Friday, December 11, 2009

To Publicly Kill an Intruder

My barber sent me the link to the video below. It contains a news broadcast of a woman who shot an intruder while on the line with a 911 operator.

Here are some of my observations on the event:
  1. Those who say that you don't need a gun when you can dial 911 need to hear this call. The woman dialed 911 AND she had a shotgun. If the police had arrived before the intruder had broken into the house, then she would not have needed the firearm (in this instance). No matter how good your local police are, there will be a time lag: you punch in 911 . . . operator picks up . . . you ask for police . . . operator asks scripted questions . . . you insist your life is in danger . . . operator dispatches an officer . . . officer(s) travel whatever distance to your location . . . officers call for coroner. The question is whether they will call the coroner for you or for the orc who tried to break in.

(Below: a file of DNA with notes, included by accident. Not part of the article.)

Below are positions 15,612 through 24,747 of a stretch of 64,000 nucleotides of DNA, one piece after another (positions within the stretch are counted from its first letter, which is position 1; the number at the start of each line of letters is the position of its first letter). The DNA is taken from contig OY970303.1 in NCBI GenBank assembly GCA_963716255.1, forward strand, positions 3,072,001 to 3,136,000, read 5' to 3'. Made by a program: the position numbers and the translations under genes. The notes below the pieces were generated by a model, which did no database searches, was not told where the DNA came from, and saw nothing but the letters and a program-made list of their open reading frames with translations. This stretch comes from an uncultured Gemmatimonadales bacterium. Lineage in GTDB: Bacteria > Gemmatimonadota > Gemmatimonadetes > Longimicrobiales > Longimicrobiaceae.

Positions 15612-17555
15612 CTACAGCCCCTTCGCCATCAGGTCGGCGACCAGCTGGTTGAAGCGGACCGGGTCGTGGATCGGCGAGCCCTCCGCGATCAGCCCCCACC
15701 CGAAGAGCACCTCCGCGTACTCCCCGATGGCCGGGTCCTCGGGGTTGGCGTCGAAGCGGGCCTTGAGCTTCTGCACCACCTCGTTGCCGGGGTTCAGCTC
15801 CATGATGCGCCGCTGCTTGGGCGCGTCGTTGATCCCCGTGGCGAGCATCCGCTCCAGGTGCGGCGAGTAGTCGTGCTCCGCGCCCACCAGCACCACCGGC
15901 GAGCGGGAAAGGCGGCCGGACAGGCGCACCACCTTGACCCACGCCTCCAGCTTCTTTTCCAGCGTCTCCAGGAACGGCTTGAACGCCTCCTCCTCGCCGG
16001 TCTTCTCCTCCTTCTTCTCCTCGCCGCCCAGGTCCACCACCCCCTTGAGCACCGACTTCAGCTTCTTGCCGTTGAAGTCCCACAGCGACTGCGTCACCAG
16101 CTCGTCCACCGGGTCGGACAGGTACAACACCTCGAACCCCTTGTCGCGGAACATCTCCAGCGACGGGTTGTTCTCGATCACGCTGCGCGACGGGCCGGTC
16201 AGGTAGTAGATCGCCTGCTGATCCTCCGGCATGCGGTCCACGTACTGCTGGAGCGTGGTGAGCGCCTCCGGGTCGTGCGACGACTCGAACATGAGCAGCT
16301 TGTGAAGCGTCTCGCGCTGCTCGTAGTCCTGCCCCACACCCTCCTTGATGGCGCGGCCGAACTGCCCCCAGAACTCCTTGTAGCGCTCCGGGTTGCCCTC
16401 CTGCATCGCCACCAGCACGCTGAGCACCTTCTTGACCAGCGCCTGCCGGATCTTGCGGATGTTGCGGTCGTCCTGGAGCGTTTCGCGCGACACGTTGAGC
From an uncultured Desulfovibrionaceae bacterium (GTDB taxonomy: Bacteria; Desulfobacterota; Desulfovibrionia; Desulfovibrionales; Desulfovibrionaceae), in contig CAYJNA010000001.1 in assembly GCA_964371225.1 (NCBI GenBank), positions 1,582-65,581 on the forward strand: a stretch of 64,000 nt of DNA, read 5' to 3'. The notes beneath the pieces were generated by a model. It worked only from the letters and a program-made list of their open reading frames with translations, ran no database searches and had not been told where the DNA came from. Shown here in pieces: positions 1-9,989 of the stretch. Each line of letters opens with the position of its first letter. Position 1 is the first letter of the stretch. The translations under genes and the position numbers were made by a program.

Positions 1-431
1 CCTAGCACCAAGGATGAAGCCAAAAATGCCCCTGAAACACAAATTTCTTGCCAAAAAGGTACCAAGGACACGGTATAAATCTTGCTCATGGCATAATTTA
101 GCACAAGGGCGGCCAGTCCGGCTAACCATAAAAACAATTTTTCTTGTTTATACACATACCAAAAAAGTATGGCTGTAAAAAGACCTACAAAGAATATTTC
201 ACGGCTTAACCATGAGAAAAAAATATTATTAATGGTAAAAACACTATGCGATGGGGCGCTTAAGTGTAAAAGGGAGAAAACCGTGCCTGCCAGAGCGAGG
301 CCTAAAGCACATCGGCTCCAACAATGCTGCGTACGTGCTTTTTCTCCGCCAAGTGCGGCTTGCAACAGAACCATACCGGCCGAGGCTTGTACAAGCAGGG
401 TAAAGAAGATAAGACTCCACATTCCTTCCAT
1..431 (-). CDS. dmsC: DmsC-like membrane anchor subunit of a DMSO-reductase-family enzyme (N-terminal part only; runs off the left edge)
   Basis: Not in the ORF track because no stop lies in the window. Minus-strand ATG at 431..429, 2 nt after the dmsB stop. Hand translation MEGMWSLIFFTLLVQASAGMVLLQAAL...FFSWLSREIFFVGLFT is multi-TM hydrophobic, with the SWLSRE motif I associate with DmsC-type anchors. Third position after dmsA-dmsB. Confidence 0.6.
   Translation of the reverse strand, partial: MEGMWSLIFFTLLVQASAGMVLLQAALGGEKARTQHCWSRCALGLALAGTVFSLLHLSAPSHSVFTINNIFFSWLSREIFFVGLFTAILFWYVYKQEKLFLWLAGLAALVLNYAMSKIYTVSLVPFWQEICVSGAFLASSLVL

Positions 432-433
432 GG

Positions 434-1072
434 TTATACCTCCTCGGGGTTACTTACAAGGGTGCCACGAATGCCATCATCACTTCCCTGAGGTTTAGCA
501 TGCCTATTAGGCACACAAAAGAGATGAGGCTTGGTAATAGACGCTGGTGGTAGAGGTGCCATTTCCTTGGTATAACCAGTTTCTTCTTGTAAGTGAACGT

2. The 911 call provides a permanent, first-person record of the incident. This can work for the woman or against her. The pluses: a) the call shows that she did make an effort toward a resolution that did not involve her using lethal force, and she flatly stated that she did not want to kill the man; b) the call provides documentation of her actions and state of mind [e.g., she retrieved the gun only after the level of threat escalated; she verbally affirmed that she feared for her safety]. The minuses: a) the call records that she refused to lock herself in the bathroom (could be important in a civil suit brought against her by the orc's family); b) the woman shows immediate remorse for shooting the intruder (could also be used in a civil suit as evidence that she knew that shooting the orc was wrong)
Lessons? Even with good intentions and pure motives, you can incriminate yourself -- at least in the eyes of a sly attorney.

That means it might be wise to think ahead about what you or other family members may say to a 911 operator in a potentially lethal situation. Remember that anything you say will be used against you.

Disclaimer: This blog does not in any way purport to give legal advice or counsel. If you need legal advice, you should seek the counsel of a competent attorney.


Stephen Boyd said...

Wow! That was very sobering. Thanks so much for sharing it!

That's a big motivation to discuss scenarios with family members.

Gravelbelly said...

You're most welcome, Stephen.

Randall Gerard said...

she did exactly right. better to be judged by 12 then carried by 6.

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